That’s a lot of balls that the film’s trying to keep up in the air, and it can’t develop all of its storylines satisfactorily (the psychic storyline fizzles out) or keep them clear at all times – the espionage plot with Bio-Major and the terrorist gets a bit confusing, especially when some of the actors try to speak English, poorly. But the film largely works anyway, thanks to a firm handle on the theme of scientific and national responsibility. With Biollante, the Japanese government and scientists develop a new Godzilla, a new creature beyond their control in the interest of self-defense. Again, the film gets a bit didactic at points (the scientist, after realizing all of the terrible weapons created over the past decades: “I guess it’s time for my generation to step down”), but the film’s concern with how technology is used, for good reasons or selfish ones, comes through quite nicely.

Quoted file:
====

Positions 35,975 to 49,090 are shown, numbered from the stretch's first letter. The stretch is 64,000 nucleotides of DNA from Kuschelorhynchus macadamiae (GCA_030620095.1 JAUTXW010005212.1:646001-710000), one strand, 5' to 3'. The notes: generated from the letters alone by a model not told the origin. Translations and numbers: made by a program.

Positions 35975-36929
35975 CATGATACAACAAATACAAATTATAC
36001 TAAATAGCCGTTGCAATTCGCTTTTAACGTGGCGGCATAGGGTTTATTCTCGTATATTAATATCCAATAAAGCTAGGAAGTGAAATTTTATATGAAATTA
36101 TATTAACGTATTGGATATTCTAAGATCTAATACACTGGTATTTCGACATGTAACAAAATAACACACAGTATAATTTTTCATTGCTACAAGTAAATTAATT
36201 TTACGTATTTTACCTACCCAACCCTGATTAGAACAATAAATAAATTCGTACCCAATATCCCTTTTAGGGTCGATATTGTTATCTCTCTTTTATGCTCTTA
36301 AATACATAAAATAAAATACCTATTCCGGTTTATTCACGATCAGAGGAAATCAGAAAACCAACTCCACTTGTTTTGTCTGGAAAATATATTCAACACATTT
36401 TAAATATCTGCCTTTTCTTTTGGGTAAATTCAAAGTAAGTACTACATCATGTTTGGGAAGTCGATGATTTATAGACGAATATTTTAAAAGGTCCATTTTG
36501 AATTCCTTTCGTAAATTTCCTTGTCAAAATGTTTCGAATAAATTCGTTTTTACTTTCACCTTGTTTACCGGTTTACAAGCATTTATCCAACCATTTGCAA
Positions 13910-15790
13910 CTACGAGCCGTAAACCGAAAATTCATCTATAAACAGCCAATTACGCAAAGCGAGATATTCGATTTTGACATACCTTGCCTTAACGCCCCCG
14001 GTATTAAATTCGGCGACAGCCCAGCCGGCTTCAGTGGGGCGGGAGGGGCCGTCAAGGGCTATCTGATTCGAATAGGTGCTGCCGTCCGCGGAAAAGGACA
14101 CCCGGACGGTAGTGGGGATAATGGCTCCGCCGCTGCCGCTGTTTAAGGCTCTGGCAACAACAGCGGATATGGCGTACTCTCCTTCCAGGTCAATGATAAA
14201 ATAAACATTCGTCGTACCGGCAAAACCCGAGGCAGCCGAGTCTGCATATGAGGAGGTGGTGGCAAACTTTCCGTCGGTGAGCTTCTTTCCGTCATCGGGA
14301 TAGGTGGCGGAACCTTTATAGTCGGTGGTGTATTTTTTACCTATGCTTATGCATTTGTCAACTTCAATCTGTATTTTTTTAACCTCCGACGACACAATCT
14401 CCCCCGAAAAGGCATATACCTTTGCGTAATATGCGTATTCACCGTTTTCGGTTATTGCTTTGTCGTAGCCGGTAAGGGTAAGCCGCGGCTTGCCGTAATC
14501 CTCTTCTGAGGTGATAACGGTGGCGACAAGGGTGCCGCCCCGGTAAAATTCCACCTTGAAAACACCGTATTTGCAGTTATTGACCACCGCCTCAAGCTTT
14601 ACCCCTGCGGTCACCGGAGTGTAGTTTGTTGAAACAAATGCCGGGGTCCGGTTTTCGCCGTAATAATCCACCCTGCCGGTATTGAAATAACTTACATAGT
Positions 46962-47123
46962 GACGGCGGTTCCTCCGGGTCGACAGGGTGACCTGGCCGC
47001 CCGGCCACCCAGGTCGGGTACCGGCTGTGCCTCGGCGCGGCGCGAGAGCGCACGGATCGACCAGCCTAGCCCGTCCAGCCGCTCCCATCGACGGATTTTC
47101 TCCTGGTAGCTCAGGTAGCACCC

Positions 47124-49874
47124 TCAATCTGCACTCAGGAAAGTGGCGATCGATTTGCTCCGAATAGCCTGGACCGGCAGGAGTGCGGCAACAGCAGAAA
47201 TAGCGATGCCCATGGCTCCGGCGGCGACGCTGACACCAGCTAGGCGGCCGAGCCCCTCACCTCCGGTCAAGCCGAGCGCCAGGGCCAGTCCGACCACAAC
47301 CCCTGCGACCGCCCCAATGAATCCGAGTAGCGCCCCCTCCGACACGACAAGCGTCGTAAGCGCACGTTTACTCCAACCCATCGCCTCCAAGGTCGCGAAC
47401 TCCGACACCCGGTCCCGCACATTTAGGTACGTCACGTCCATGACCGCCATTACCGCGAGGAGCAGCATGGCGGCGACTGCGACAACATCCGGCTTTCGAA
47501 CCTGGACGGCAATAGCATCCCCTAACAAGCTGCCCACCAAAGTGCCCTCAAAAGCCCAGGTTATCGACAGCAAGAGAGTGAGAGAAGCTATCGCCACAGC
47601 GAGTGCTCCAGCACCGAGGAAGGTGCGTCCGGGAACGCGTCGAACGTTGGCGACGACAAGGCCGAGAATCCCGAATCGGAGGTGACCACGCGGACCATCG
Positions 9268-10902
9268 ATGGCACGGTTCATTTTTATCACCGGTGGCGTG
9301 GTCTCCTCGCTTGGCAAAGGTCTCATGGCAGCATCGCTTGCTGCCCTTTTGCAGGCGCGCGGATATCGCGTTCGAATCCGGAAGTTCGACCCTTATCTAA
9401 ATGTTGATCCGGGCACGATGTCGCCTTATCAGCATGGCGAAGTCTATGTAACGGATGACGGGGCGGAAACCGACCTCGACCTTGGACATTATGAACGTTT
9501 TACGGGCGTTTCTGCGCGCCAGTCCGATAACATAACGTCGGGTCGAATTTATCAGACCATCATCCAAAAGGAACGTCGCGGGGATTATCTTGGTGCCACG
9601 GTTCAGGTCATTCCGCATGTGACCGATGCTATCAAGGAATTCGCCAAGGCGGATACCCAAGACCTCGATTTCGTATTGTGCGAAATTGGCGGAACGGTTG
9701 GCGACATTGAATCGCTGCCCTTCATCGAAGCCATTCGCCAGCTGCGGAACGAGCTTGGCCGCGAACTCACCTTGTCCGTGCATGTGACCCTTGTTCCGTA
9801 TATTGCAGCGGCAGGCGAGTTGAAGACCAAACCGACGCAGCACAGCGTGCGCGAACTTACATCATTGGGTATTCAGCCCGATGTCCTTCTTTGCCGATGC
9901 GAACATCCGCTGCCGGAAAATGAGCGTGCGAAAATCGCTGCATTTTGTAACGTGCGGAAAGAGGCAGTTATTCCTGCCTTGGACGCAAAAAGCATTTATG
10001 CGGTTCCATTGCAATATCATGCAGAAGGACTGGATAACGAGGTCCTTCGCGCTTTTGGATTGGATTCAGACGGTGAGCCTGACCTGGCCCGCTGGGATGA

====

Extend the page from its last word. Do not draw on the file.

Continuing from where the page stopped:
Biollante has a certain ethereal quality when it’s first seen full-on, but in an earlier scene, the Bio-Major agents and the terrorist get into a shootout and are attacked by the creature in a moment that seems to take influence from the vine scene in The Evil Dead (albeit without that film’s uncomfortable vine-rape scene). When the time comes for Godzilla and Biollante to fight, there’s a limit to what the latter can do, given how stationary it is, but there’s also moments of pure visual poetry, like a rose in a fire, or of Biollante’s spores rising through the air after it dies.  It might not be the most viscerally exciting monster fight in the series, but it’s among the most imaginative and haunting.